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How can a task force like the NCIJTF help me fight Cybercrime?

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Published: March 9, 2023

mariah beckman

Written and reported by:

Mariah Beckman

Contributing Writer

Each passing year brings new advancements in technology. And for each new advancement, there is a criminal working hard to figure out ways to exploit it. Some adults can still remember the word cyberthreat first coming into use around the late 1980s, but the truth is cybersecurity has been a concern since the very first closed-network digital computer was developed in 1943. 

In this Article

First, a little history… 

From phone phreaking in the 1950s and the 1960s ethical hacking of Tech Model Railroad Club at MIT to the Creeper and the Reaper viruses of the 1970s, cyber crimes have been around long before there was a formal task force to fight them. 

Before everyday people had access to the world wide web, law enforcement primarily dealt with local threats. But in 1986, during the Cold War, a German hacker named Marcus Hess succeeded in hacking into the US government’s systems. In a matter of minutes he and his co-conspirators had access to computers and mainframes belonging to the Pentagon and the military. Their plan? To sell sensitive U.S. information to the Russian KGB. 

Many mark this as the beginning of cybersecurity as an industry. After the attack on the Pentagon, commercial security software programs began production and were available by 1987. 

Task forces cyber-serve and protect

The FBI was involved in investigating and fighting cyber criminals for decades before it developed its first official department dedicated to virtual crime. It wasn’t until 2002, however, that the FBI Cyber Division was created to target cyber-based criminals. Terrorism, fraud, identity theft and espionage are just some of the crimes this division protects against. 

But they don’t do it in a vacuum. Here’s a brief overview of some of the task forces that the FBI operates and works alongside to keep virtual criminals at bay.

National Cyber Investigative Joint Task Force (NCIJTF)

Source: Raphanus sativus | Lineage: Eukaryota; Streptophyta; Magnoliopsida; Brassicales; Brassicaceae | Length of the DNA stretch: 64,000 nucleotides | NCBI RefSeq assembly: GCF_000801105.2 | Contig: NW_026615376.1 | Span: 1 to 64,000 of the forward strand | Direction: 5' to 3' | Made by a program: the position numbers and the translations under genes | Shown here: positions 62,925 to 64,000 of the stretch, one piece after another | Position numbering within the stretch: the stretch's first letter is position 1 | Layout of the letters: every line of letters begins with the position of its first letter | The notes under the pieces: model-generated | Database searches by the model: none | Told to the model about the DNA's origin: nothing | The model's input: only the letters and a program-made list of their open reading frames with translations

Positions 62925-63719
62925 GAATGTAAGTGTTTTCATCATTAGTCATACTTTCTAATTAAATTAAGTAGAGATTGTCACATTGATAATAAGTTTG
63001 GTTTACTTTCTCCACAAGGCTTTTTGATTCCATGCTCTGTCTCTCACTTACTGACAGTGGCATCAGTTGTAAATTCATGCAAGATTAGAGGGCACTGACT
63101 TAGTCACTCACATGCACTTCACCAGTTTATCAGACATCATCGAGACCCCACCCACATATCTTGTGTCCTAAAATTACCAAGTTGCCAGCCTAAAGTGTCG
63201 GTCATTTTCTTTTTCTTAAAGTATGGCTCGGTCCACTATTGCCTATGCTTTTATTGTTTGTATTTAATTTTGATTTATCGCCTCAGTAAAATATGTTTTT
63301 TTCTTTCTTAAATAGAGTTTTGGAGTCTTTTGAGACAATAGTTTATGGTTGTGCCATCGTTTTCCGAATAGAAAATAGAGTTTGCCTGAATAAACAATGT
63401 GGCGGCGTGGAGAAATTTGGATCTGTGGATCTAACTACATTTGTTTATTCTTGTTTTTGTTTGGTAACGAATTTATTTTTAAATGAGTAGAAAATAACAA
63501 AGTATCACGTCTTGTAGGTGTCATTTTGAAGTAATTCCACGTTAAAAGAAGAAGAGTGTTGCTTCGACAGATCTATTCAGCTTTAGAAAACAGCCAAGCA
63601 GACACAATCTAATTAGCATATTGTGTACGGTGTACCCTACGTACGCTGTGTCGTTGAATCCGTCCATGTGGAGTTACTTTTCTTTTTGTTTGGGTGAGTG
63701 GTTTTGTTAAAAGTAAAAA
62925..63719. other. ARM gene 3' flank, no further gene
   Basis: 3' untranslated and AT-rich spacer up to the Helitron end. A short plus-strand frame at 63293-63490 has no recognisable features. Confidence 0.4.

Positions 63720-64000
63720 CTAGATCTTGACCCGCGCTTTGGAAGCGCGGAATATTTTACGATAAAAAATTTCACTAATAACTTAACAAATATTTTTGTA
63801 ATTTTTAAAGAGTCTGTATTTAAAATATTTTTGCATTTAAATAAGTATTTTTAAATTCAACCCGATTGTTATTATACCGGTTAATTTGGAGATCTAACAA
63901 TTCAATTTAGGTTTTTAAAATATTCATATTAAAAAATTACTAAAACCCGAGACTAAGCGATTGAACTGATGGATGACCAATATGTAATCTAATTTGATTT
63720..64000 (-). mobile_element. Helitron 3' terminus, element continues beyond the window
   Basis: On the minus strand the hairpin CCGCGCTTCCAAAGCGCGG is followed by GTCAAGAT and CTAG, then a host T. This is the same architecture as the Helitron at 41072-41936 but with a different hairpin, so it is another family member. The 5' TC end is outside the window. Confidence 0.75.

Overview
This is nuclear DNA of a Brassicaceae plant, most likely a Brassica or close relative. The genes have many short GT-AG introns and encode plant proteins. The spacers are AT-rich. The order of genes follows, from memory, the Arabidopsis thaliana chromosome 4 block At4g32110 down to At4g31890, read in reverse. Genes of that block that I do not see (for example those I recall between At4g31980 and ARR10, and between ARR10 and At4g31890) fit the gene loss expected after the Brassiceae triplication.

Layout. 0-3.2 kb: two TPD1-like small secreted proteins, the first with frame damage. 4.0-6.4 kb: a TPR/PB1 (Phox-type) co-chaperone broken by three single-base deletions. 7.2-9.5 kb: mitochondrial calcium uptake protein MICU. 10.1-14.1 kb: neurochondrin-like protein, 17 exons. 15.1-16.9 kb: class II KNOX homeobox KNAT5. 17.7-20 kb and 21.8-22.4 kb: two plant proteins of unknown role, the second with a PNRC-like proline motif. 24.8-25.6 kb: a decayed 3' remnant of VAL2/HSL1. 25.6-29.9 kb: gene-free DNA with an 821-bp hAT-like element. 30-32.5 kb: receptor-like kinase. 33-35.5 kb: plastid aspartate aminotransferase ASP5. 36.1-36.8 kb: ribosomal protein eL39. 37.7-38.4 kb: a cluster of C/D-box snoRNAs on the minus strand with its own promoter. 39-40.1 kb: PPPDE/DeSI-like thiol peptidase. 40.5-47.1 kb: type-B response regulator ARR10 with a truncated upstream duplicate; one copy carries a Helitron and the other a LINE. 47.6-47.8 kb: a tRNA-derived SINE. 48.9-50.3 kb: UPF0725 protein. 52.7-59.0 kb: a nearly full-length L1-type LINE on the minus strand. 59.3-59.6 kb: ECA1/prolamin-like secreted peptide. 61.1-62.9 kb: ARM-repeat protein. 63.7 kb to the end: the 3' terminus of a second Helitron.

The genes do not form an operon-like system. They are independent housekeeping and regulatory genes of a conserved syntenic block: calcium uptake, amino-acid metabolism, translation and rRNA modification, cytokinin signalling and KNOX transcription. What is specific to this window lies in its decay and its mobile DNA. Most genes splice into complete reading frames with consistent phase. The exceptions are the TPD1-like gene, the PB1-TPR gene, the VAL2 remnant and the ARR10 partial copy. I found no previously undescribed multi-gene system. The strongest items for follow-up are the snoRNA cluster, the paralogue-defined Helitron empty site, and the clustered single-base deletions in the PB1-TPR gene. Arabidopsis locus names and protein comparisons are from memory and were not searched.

In 2008, the National Cyber Investigative Joint Task Force (NCIJTF) was established. This organization is presidentially mandated and an alliance of 30 government organizations with complementary missions, all working together to protect national cyber interests. The task force leverages its connections and collaborates with partners in the international and private sector to bring all available resources to bear against domestic cyber threats.

National Cyber-Forensics and Training Alliance (NCFTA)

The National Cyber-Forensics and Training Alliance (NCFTA) was established in 2002 as a partnership between private industry, government, and academia. This nonprofit organization’s purpose is to provide a neutral, trusted environment that enables collaboration and cooperation in the fight against cyber crime. The NCFTA developed as an outgrowth of one of the first federal/state/local High-Tech Crimes Task Forces, which recognized the significant need to attract ongoing participation from key subject matter experts within industry and academia to both enhance and sustain effectiveness.

Internet Crime Complaint Center (IC3)

The Internet Crime Complaint Center (IC3) was founded in 2000, and it represents a partnership between the FBI and the National White Collar Crime Center (which was, interestingly enough, founded in 1978). The IC3 is a portal designed to receive, develop and refer criminal complaints regarding cyber crime. It also aims to serve as a law enforcement communication hub, connecting and sharing data between federal, state and local agencies.


InfraGard is an information sharing and analysis effort that started in 1996. Its aim was to share information from the IT industry, private sector and academia with cyber crime investigators in the FBI. In 2003, the Bureau expanded InfraGard’s jurisdiction to a national stage.

Cybersecurity and Infrastructure Security Agency

The Cybersecurity and Infrastructure Security Agency continues the work of what was once the Department of Homeland Security’s National Protection and Programs Directorate (NPPD). Since 2018, CISA has furthered the program’s aim to protect America’s physical and virtual infrastructure from threats and attacks. Its mission is to “build the national capacity to defend against cyber attacks.”

What kind of person investigates cybercrime?